There has been alot of controversy in the media lately about pork. Rightly so. Society due to various recessions and “modernisation” has led to cheap food produced through mass farming. And it’s not a good thing. I always try to be as ethical with my purchases as possible. And with pork and chicken this is essential. Pigs are very closely related, disease wise to humans, therefore are often pumped full of drugs to prevent disease as they live so close in proximity to each other when being intensively reared. So my point- eventually- read the label. Do your best. This dish is crying out for some really well reared pork. This method of cooking it in milk is an Italian classic…
1.5kg pork belly, skin scored, or pre slice it as I did here (makes it easier to portion)
750ml whole milk
6 bay leaves
6 cloves of garlic, peeled and crushed
1 kg of potatoes
Heat the oven to 240ºC/fan 220ºC. Season the pork all over and put it in a medium-sized roasting tin or shallow casserole dish. You want the pork to have a little space all around (about 6-8cm) in order to fit in the potatoes, but not too much or when you add the milk it won’t cover the meat enough to gently poach it.
Place the pork into the oven and roast it for 40 minutes until the skin has started to crisp nicely. Cook for another 10 minutes if the skin hasn’t started to crisp up. Remove from the oven, and reduce the temperature to 150ºC/fan 130ºC.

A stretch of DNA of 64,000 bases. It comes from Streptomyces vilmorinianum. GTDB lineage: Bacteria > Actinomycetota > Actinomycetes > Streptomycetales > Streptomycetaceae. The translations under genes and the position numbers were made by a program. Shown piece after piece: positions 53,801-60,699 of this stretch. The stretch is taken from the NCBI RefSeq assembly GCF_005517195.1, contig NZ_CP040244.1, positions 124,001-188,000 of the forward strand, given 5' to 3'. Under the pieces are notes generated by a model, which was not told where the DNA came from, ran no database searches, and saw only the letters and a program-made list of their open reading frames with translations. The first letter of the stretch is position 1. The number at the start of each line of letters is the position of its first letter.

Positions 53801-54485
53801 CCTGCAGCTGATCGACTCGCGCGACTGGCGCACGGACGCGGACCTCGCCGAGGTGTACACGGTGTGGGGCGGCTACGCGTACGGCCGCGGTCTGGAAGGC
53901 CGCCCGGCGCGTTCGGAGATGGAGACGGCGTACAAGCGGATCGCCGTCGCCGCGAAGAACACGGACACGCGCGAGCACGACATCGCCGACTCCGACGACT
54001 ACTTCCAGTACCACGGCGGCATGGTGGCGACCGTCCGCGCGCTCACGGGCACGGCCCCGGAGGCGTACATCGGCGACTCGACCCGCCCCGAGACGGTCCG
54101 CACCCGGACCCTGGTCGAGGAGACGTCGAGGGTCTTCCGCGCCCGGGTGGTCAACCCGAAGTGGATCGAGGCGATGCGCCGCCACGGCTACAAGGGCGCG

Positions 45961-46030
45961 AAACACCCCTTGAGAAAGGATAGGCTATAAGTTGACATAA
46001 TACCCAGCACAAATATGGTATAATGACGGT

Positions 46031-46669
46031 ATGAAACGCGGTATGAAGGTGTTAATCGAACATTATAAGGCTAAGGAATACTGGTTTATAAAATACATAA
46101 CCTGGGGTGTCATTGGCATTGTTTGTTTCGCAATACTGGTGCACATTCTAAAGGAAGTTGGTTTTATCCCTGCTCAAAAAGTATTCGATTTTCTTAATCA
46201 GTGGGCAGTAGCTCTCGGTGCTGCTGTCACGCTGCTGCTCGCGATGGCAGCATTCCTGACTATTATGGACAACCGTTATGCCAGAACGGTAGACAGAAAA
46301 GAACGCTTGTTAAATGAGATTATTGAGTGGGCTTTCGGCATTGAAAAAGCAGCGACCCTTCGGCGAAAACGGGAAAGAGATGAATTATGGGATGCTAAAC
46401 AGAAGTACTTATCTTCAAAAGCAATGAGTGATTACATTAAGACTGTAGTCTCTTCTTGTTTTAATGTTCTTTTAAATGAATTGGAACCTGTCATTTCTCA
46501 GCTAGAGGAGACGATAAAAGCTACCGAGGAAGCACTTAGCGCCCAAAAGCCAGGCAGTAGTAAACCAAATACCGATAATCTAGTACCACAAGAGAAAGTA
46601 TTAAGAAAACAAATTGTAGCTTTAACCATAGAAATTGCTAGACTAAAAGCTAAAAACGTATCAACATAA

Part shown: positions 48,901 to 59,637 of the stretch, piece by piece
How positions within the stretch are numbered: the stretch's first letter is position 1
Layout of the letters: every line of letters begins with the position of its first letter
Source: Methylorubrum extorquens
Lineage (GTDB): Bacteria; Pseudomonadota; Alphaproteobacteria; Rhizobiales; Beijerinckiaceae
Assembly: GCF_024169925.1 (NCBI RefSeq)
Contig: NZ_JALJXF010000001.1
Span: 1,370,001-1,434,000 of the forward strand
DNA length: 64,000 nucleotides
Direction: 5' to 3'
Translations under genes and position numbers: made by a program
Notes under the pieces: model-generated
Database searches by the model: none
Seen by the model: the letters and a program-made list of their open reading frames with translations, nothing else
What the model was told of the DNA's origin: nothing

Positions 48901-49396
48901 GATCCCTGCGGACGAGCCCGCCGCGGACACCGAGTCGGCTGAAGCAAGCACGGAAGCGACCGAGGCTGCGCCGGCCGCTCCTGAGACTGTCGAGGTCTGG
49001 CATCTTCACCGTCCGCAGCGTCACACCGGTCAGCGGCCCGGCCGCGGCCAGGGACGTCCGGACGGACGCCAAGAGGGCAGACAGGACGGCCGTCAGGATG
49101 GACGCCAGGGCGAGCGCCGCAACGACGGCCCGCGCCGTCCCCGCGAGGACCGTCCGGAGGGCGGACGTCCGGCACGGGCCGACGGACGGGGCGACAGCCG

Gently pour the milk around the pork – it should come well up the sides of the meat but not go over the top of the skin. Tuck in the bay leaves and garlic cloves, seasoning with a little more salt and pepper. Put the pork back in the oven and cook for 45 minutes.
Slice the potatoes in half lengthways, then each half again, so you get 4 slim wedges. Once the pork has had its initial poach in the milk, remove from the oven and add the potato wedges, pressing them down gently so that they are under the surface of the milk as much as possible.
Slide back into the oven and cook for a further 1 hour, by which time the potatoes should be tender and the milk pretty much absorbed (you can spoon away any excess milk if it doesn’t all soak up). Give the potatoes a stir a couple of times during cooking to make sure they’re cooking evenly – the top layer of potatoes will develop a lovely golden crust as the milk absorbs and evaporates.
The most divine dish of pork and potatoes. Divino